August 07, 2001 11:00 pm

By Alice Perry Linker

Observer Staff Writer

NORTH POWDER Sustain (adj.: sustainable): (1) To maintain or keep going continuously over a long period; (2) The mantra recited by Oregon State Universitys new dean of the School of Forestry.

Hal Solwasser repeated the word sustainable numerous times during his visit to Union County and the working forest and ranch owned by Chris Heffernan near North Powder.

Speaking to more than 80 people during an outdoor dinner at the ranch, Solwasser said he is traveling through Eastern Oregon talking about sustainability and the importance of maintaining what we have.

The dean has a vision of forests sustained by type of use, from environmentally protected forestlands to tree plantations with few management regulations.

The dinner followed a tour of a portion of the 1,000 acres of forest land on the 1,332-acre Heffernan Ranch. The tour, open to the public, included private landowners and U.S. Forest Service representatives.

Solwasser, who became dean of the forestry school last year, said the era of high harvest on public land has been succeeded by a time of protectionism for publicly owned forests.

The changes in policy on public land have resulted in heavily harvested private land, he said. Its certainly pushing the limits (of sustainability).

Well have the protectionist approach to federal lands until something happens to change that maybe a catastrophic fire.

Citing the declining acreage of forestland worldwide and the steadily increasing population, Solwasser called for a different approach to providing wood for people.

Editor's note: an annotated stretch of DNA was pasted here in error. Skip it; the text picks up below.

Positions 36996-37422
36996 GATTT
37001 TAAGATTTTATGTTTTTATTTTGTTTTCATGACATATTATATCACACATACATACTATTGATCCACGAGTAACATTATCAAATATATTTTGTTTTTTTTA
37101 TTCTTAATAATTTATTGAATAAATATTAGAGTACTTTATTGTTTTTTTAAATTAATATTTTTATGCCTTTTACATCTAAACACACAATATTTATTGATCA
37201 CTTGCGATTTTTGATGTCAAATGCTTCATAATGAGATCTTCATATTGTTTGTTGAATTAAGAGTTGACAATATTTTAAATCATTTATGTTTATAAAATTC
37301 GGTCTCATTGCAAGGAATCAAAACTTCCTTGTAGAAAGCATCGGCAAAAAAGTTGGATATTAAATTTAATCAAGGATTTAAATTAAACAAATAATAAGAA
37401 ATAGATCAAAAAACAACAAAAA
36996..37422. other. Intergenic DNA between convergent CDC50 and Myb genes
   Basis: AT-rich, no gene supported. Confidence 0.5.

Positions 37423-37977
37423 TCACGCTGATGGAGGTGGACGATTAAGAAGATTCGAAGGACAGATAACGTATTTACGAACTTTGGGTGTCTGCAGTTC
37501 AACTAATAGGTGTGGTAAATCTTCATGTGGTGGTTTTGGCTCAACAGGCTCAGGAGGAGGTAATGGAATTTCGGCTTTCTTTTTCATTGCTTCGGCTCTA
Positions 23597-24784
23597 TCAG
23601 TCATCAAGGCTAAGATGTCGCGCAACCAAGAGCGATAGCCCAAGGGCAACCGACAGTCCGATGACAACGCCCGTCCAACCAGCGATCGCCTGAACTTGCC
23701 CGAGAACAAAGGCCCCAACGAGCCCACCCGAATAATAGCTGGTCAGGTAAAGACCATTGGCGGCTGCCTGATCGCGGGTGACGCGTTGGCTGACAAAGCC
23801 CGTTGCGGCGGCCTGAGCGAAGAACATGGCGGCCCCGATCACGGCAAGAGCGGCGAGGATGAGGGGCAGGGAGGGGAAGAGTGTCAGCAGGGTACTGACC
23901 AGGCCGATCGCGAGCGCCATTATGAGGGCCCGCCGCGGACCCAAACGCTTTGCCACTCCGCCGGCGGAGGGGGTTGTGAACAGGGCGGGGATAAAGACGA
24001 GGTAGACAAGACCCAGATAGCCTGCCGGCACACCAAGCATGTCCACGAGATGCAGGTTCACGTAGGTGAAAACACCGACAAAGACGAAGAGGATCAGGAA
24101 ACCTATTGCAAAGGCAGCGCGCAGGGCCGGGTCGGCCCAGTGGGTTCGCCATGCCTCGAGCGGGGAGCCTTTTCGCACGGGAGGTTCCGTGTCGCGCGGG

He suggested that the various types of forest owners federal, state, commercial and small private sort out where they want to be. He said that a variety of management approaches from industrial logging to wilderness areas could be developed.

Included in the management would be multi-use woodlands, where logging, grazing and wildlife exist together.

There is a place for tree farms, as well as a place in society for small woodland owners who manage their forests for human and wildlife use, and for forests set aside as preserves for wildlife, he said. The challenge is to find a balance.

The dean said that OSU can be a key player in helping to sort out the balance.

Solwasser suggested that Americans should look to other areas of the world, especially Scandinavia, for ideas about continuing a steady supply of logs, without decimating the forests. Scandinavian foresters have formed associations committed to sustainable yield to keep the mills running.

We have to sell the environment with the product, take an aggressive marketing strategy, he said.

Solwasser praised the efforts of Heffernan and other family

woodland owners for their


These families are stewards of the land, contributing to conservation, he said. These are people doing good things for the economy and the environment.

To build an area of common ground, were going to need to have a larger public dialogue.

Related story, photos, on Portrait page Aug. 8, 2001